measure of difference (or variance) in a group of similar
• Th G l
– Improve Stakeholder Satisfaction
– Gain Process Knowledge/Improve Process Capability
g p p y
– Reduce Process Variation
– Reduce Defects and Improve Outcomes
• Focus on Data Driven Decisions
• DMAIC: Define, Measure, Analyze, Improve, Control
Si Sigma Performance
I terms of Good Parts (
f G d P t (Long – Term Yield):
3σ Capability 93.32% Most Companies
4σ Capability 99.38% Not Good Enough
Capability 99.99966% World C
In terms of Defects:
6σ capability means 3.4 ppm.
3σ capability means 66 807 ppm
Key Features of Six Sigma
K F t f Si Si
• Data Driven
• Structured and Disciplined
• Team Approach
K i T l
• Customer O i t ti
C t Orientation • Kanban (Kamban)
K b (K b )
• Total Quality Control • Quality Improvement
• Robotics • Just – in – Time
• Quality Control Circles • Zero Defects
• Suggestion System
gg y • Small – group Activities
• Automation • Cooperative Team
• Discipline in the Member/Leader Relations
Workplace • Productivity Improvement
• Total Productive • New Product/Service
Further R di
F th Reading: Lean
• Gemba Kaizen: A Commonsense, Low Cost Approach to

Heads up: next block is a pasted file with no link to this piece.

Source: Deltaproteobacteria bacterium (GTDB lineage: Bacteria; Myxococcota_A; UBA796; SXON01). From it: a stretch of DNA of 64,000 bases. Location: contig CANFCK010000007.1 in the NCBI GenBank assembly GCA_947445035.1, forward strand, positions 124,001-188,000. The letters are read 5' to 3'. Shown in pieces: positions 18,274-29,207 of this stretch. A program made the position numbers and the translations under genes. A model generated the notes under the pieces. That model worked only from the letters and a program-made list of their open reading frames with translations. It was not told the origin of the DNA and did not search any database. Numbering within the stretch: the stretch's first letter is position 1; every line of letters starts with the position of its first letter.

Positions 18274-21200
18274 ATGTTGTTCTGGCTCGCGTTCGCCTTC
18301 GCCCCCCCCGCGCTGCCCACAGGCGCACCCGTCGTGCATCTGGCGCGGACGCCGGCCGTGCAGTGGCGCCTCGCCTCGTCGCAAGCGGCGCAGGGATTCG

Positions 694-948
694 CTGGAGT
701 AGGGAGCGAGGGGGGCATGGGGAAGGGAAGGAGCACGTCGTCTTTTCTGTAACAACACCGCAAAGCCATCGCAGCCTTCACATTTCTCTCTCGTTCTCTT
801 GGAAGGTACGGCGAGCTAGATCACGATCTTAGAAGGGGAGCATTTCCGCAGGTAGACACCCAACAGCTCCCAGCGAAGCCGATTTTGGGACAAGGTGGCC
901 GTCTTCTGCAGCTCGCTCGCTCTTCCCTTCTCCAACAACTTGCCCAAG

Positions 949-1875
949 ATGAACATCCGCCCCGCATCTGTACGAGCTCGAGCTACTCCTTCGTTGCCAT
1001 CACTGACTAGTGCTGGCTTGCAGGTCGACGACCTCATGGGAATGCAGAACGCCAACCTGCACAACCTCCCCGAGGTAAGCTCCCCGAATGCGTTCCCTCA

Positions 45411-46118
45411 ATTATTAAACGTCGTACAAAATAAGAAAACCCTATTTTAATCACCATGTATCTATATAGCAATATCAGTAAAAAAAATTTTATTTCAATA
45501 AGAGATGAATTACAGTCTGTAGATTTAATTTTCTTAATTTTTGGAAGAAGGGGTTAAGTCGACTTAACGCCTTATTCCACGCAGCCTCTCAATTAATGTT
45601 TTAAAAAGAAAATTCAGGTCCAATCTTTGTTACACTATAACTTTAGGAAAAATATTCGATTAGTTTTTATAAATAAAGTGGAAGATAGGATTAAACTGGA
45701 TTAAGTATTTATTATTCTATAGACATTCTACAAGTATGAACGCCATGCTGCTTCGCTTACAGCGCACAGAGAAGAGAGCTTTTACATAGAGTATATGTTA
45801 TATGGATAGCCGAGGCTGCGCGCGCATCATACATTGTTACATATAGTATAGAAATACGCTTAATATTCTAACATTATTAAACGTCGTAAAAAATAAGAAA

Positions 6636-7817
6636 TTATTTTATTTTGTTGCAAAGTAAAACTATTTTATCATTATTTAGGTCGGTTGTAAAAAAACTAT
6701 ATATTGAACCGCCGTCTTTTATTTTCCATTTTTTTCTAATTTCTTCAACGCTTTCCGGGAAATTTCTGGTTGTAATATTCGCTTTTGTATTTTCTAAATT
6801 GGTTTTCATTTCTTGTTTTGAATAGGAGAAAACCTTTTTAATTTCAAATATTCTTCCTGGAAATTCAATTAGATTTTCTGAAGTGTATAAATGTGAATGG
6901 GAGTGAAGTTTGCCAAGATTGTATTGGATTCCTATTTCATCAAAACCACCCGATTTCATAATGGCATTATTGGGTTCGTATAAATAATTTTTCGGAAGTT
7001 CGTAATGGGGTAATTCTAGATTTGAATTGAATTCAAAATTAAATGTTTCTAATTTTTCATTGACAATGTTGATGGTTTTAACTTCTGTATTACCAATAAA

Management, Masaaki Imai, McGraw-Hill, March 1997
• Lean Production Simplified: A Plain-Language Guide to the
World's Most Powerful Production System, Second Edition,
Pascal Dennis, Productivity Press Inc, September 2007
• Lean Thinking: Banish Waste and Create Wealth in Your
Corporation, Second Edition, James P. Womack and Daniel T.
Jones, Free Press, June 2003
• Learning to See: Value Stream Mapping to Create Value and
Eliminate Muda, Mike Rother and John Shook, Lean Enterprise
Institute, June 2003
Lean Sigma for Healthcare
• Lean Six Sigma for the Healthcare Practice: A Pocket Guide
Roderick A. Munro, American Society for Quality, 2009
• R i
Reinventing th Factory with Lifelong L
ti the F t ith Lif l Learning.
– TRAINING, May 1993
– Author: Norm Nopper
• Learning for Life: Employee Literacy at Honeywell
– Conference Board of Canada, December 2002
Th k you f your ti
Norm Nopper MA BBA
Director, Varanor International
Productivity Through Capability